“Introduce yourselves,” I begin.

Before me, there is Cristian Porretta, founder and owner of galleria d’arte Faber, and Jacopo Mandich, sculptor and protagonist of El Volador, their upcoming exhibition—or, as he calls it, immersive installation—based on a graphic novel created by the artist himself.

Currently based in Turin, Mandich was originally born in Rome, where he attended the Academy of Fine Arts in 2005. A year later, he won the Edgardo Mannucci International Sculpture Prize. He continued his artistic training in 2015 with a two-year Master’s program at the Fine Arts Academy of Urbino and Turin. In the same year, he was the first Italian to be invited to the Ural Biennale of Contemporary Art in Russia. In 2018, he attended a Master’s program in sculpture at the University of Art and Design in Halle, Germany.

After the inauguration of their first project A Ferro e Fuoco (which loosely translates to “Ravaging”) in 2014, they worked on a riskier show called Antinomie (Antinomies) in 2016, a complicated yet rewarding installation that, according to Jacopo, didn’t have a lot of commercial potentials. The exhibition consisted in having the gallery completely empty except for 20 to 30 dissected trunks, chopped in such a way that you could see the fiber of the wood, its texture, what it was made of.

These objects were meant to create an analogy between how humans are built versus how natural elements are, between rationality and irrationality. As Jacopo adds, the trunks could interact with the public and were often moved from one corner of the gallery to the other, recalling the dichotomy between inside and outside, warm matter and cold matter, which are also the artist’s conceptual North star.

Antinomie was then followed by a long and peculiar project called Forze Invisibili (Invisible Forces) in 2019, which involved 6 to 7 months of preparation for both Cristian and Jacopo. The show was divided into three parts: Connessioni (Connections), Levitatis Bellum (Warrior of Lightness) and Jackal Project.

I take the opportunity to reveal that, when I first entered the gallery, Jacopo looked more so like a construction worker to me than an artist. He tells me he takes it as a compliment. He says he is aware that the contemporary art scene puts too much emphasis on an artwork’s façade instead of its message—although, he adds, it is indeed an essential aspect.

It’s not about moving my hands, but meeting the actual material. To me, everything evolves around the dynamics of control and non-control, the rational and mental side that seeks to dominate, like the philosophical contrast between analytics and metaphysics. The metaphysic cannot be defined, but it exists nonetheless.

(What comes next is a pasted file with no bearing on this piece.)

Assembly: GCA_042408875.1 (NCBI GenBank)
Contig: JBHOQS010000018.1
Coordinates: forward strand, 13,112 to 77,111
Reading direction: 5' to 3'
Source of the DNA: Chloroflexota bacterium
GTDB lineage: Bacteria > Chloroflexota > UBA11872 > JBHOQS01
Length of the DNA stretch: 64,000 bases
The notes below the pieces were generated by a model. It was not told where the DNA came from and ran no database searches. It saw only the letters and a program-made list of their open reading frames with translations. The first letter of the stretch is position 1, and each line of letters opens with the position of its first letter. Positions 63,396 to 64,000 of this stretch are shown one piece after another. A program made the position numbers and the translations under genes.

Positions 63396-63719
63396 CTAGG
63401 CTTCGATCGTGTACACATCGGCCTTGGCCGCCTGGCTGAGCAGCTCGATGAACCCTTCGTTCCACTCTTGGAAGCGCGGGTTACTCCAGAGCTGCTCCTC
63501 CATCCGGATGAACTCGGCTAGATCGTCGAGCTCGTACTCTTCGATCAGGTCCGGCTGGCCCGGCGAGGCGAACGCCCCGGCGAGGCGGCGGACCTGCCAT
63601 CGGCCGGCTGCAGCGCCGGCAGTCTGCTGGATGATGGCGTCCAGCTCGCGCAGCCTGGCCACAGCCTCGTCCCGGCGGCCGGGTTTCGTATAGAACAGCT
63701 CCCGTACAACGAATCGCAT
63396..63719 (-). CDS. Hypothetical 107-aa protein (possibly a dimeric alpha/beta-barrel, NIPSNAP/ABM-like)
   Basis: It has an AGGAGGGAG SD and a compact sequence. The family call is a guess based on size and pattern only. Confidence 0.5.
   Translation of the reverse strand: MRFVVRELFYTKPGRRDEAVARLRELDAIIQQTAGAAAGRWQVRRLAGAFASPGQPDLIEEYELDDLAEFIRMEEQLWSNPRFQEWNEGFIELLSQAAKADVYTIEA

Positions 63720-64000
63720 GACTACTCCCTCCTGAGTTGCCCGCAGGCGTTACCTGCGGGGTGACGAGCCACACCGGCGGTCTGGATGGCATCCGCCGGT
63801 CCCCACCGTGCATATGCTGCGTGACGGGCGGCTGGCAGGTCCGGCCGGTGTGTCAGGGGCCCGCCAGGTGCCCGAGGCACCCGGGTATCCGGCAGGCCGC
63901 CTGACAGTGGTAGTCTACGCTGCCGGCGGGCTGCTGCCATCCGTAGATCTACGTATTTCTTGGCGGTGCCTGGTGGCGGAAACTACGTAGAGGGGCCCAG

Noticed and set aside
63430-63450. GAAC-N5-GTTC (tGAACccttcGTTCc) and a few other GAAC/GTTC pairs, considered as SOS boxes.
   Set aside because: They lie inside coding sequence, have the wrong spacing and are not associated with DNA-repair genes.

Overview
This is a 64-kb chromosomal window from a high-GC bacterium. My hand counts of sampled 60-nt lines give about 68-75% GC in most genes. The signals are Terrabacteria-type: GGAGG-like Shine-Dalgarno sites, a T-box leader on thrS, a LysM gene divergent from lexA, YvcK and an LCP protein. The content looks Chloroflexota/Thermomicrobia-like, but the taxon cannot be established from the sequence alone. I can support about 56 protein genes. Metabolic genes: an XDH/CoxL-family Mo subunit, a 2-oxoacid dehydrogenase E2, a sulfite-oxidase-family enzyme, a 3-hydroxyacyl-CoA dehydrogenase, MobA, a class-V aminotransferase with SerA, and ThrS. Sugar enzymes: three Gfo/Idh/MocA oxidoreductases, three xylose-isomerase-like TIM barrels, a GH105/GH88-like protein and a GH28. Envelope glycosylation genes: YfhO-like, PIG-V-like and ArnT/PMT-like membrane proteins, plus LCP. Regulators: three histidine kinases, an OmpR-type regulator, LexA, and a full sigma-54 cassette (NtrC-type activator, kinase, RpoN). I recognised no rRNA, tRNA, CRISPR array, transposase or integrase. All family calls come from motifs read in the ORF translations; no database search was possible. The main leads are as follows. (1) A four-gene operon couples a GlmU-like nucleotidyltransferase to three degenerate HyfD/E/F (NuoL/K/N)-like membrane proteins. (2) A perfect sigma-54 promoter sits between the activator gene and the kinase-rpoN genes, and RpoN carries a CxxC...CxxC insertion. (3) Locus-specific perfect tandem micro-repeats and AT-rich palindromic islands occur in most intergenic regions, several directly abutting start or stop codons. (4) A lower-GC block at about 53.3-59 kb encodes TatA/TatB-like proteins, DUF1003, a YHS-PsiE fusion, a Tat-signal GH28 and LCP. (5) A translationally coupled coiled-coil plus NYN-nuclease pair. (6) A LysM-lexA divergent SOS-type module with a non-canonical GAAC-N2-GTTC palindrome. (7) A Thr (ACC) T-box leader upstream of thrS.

This encounter of the solid matter inspires the artist to listen, to seek conversations, like hugging a friend. Far beyond talking and interacting with someone, physical touch has taught him a lot, he says. By working wood, he sees how a natural system builds its own fiber, which helps him create analogies with many more things during his creative process.

“This realization opened my eyes,” he says. “The encounter with materials helped me see different things in the same object.”

Since Jacopo mentioned it, I’m curious: did the pandemic change this perspective on touch and physicality? He believes it exacerbated society’s alienation towards touch, an alienation that had been there even prior to the crisis. However, it also brought up the need for physical touch with other human beings, a deeper and less obvious reality.

Jacopo says the lockdown was not as negative to him, as it forced the world to revert its rhythm and slow down.

Always up to every challenge, he shares that El Volador is a project that forced him to go outside of his comfort zone, mostly because he had to draw and create his own graphic novel—Cristian will later reveal that Jacopo has actually been drawing for much longer, though not professionally.

At this point, I ask Cristian to recall the first time he actually met Jacopo, which occurred a little over ten years prior.

He had been invited to an exhibition in Via dei Serpenti, in the city center of Rome. He went there with a skeptical attitude, without expecting anything from the event and certainly not intentioned to start new collaborations from scratch.

And then, when he got to the venue, the best word to describe Cristian’s state of mind is impressed—impressed by the strong expressiveness of Jacopo’s works, which appeared to perfectly fit the environment they inhabited.